could save us from the worst selfish excesses of the blind replicators. We have at least the mental equipment to foster our long-term selfish interests rather than merely our short-term selfish interests. We can see the long-term benefits of participating in a ‘conspiracy of doves,’ and we can sit down together to discuss ways of making the conspiracy work. We have the power to defy the selfish genes of our birth and, if necessary, the selfish memes of our indoctrination [into such things as monotheism, American exceptionalism, and the idea that taxes on capital gains are an abomination]. We can even discuss ways of deliberately cultivating and nurturing pure, disinterested altruism—something that has no place in nature, something that has never existed before in the whole history of the world. We are built as gene machines and cultured as meme machines, but we have the power to turn against our creators. We, alone on earth, can rebel against the tyranny of the selfish replicators.

“Something that has no place in nature”: altruism, for example—or art, poetic art included. This is what Frost has in mind in speaking of nature supervening upon and “exceeding” itself in and through us: out of “suggestions of form,” we get “form,” in a strictly cultural sense; out of (untamed) “free rhythms,” we get “meter.” Blind replicators (molecules called DNA) account for homo sapiens well enough, but not (say) for “humanity,” and certainly not for any possible “conspiracy of doves.” And this notwithstanding the weak attempts, by some evolutionary psychologists, to account for “altruism” in Darwinian ways—tribal and contingent altruism, yes, but not pure, disinterested altruism of the kind Dawkins has in mind.† For this great desideratum to come into being, nature must exceed itself in us. Note that the movement is from the bottom up: nothing at all about this supervention need be supernatural. We have to do with cranes, not skyhooks, as the philosopher and cognitive scientist Daniel Dennett likes to say.

I’ve so far spoken of the natural history of Frost’s poetics; that is what we see in the letters and essays I’ve quoted, but it is also something more—something Dennett has been trying to get at, as here, in a talk delivered ex tempore at a conference sponsored by in 2013: namely, the de-Darwinizing, over time, and after the advent of culture, of human enterprises the early history of which may readily be accounted for in strictly Darwinian terms:

I am now thinking about culture and its role in creating the human mind as a process, which begins very Darwinian and becomes less Darwinian as time goes by. This is the de-Darwinizing of cultural change in the world. Our ancestors, at the very early days of proto-language and language,

—that is, in the days “before words were,” and shortly thereafter—

were pretty clueless and they were not adopting language because they could see what it was good for; it was a sort of invasion. But once they had these words, this gave them competences they didn’t have before and they began to be able to do things that they couldn’t do before.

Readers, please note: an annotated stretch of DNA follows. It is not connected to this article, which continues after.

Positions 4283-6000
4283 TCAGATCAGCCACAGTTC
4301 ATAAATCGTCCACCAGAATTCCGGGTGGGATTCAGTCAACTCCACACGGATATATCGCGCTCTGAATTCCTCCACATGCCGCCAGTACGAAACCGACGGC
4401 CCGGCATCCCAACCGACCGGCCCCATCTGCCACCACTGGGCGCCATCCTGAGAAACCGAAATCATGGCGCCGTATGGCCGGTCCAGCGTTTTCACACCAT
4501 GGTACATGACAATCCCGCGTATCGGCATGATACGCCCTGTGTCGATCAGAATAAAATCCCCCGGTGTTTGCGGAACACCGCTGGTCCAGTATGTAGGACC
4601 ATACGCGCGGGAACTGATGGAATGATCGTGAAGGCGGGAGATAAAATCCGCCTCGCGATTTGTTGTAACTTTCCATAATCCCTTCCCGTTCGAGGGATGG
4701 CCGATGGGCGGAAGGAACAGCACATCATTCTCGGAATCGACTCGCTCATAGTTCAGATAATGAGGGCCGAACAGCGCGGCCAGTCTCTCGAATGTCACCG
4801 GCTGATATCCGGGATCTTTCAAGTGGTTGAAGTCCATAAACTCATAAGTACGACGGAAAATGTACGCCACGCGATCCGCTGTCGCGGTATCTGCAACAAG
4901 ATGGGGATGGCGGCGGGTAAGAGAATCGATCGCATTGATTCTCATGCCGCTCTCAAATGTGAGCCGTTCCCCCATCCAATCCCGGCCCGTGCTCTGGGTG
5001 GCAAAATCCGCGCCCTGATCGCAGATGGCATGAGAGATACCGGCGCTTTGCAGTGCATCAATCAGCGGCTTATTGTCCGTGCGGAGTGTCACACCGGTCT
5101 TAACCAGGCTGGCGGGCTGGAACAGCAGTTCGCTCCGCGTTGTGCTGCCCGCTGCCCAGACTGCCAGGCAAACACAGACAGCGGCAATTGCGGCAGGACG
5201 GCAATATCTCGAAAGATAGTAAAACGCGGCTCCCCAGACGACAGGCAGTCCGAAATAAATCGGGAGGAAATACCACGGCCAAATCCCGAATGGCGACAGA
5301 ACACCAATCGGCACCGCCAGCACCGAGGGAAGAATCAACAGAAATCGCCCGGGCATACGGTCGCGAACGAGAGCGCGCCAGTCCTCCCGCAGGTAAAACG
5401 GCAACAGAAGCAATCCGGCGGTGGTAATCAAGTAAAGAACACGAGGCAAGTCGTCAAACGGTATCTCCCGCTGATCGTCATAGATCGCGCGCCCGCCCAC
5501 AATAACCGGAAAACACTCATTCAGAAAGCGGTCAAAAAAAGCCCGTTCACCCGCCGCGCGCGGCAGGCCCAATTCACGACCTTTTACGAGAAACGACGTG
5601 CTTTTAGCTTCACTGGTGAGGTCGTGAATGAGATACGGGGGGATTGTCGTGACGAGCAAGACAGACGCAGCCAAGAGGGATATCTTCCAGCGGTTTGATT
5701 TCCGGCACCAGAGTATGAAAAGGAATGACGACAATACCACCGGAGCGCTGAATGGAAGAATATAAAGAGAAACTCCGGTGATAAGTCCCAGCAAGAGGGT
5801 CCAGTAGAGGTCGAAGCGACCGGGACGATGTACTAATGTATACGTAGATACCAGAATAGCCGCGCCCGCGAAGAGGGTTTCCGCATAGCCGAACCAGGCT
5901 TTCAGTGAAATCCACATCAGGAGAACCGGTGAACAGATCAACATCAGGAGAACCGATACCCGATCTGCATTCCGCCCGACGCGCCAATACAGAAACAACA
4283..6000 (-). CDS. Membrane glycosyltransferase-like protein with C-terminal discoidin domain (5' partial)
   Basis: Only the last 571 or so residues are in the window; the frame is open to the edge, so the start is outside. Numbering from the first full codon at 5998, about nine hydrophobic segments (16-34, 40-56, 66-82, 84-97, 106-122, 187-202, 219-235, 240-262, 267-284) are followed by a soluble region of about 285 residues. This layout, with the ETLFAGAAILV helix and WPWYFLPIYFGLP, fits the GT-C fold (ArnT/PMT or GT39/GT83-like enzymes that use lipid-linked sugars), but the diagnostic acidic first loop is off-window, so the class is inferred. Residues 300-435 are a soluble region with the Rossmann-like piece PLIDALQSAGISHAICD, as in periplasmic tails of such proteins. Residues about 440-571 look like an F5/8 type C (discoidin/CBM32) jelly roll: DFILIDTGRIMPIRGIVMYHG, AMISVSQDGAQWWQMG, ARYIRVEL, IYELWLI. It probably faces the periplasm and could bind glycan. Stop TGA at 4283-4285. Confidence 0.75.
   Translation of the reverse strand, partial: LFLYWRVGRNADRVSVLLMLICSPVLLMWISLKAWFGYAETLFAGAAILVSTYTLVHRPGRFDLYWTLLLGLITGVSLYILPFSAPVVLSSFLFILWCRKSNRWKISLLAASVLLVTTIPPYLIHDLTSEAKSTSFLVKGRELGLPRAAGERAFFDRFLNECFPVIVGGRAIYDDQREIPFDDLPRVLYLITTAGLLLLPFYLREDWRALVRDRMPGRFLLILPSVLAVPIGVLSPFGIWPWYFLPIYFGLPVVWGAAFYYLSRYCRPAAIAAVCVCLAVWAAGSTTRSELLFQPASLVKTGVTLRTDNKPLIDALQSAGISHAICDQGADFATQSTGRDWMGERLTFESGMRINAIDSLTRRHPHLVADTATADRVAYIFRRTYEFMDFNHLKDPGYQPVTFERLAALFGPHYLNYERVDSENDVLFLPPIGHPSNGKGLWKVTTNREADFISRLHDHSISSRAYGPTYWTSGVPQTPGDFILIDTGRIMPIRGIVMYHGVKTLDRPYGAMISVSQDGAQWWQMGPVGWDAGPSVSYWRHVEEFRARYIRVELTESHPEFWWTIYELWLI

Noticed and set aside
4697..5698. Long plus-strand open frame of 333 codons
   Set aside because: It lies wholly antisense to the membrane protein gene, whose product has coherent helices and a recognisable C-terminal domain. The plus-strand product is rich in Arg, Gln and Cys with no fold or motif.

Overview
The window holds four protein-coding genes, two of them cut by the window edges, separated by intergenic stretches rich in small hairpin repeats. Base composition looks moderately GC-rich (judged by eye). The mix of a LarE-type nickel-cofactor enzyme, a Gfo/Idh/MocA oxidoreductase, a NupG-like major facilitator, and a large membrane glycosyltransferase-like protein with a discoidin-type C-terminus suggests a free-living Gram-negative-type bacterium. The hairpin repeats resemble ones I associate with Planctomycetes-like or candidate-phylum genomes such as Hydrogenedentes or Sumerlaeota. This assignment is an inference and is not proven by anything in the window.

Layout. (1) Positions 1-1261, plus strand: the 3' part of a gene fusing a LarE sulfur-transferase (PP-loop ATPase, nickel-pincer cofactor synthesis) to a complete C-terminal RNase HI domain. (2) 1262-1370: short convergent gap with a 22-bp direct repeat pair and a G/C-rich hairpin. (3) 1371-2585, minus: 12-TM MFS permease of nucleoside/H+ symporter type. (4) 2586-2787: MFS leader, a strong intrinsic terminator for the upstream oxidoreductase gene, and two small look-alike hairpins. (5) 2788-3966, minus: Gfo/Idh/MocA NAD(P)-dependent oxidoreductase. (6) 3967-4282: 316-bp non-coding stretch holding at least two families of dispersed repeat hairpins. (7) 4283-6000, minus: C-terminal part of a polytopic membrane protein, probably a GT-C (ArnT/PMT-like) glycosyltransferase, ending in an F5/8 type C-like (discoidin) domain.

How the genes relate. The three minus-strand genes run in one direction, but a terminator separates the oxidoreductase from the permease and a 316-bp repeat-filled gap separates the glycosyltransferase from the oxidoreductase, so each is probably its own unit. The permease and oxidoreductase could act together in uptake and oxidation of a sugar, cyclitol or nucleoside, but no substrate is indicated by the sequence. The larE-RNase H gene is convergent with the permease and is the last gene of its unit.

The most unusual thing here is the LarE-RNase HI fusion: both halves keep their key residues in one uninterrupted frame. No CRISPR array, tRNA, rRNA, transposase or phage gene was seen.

—such as make songs, poems, writing systems, religions, political parties, war as a matter of principle, or whatever.

Their brains became structured in ways that brains never were structured before.

“In us nature [reached] its height of form and through us [exceeded] itself” by means of “competences” latent in a language we experienced first as merely “invasive.”

Now, if you look at it this way, then . . . it means that I can still cling to one of my favorite ideas—the idea of a meme—and say where the meme’s eye point of view really works, and really when it is needed is in the early days. The best example of memes are words. Words are memes that can be pronounced; that’s their genus and species. Words came into existence not because they were invented, and languages came into existence not because they were designed by intelligent human designers. But [words and languages] are brilliantly designed and they’re designed by cultural evolution in the same way that a bird’s wing and the eye of the eagle are designed by genetic evolution. You can’t explain human competence all in terms of genetic evolution. You need cultural evolution as well, and that cultural evolution is profoundly Darwinian in the early days. And as time has passed, it has become more and more non-Darwinian.

Again: “Free rhythms are as disorderly as nature; meters are as orderly as human nature and take their rise in rhythms just as human nature rises out of nature,” a realm entirely subject—as the cultural one, over time, is not—to Darwinian explanations. “Cave sounds” and “free rhythms,” with all their irregularities, made, and still make, a kind of crossing: into meter, into culture, into “form” in the strong sense, as “suggested” by forms of a natural kind. Frost’s poetics occupies precisely that point, it might be said, where nature supervenes itself into culture. And isn’t this the nub of every debate?—to what degree, whether, when, and how, “human nature” rises out of “nature.” Because it did and does.

I find Frost wondering about such matters in “The Aim Was Song,” collected in New Hampshire (1923), the first of Frost’s books to win the Pulitzer Prize (in 1924):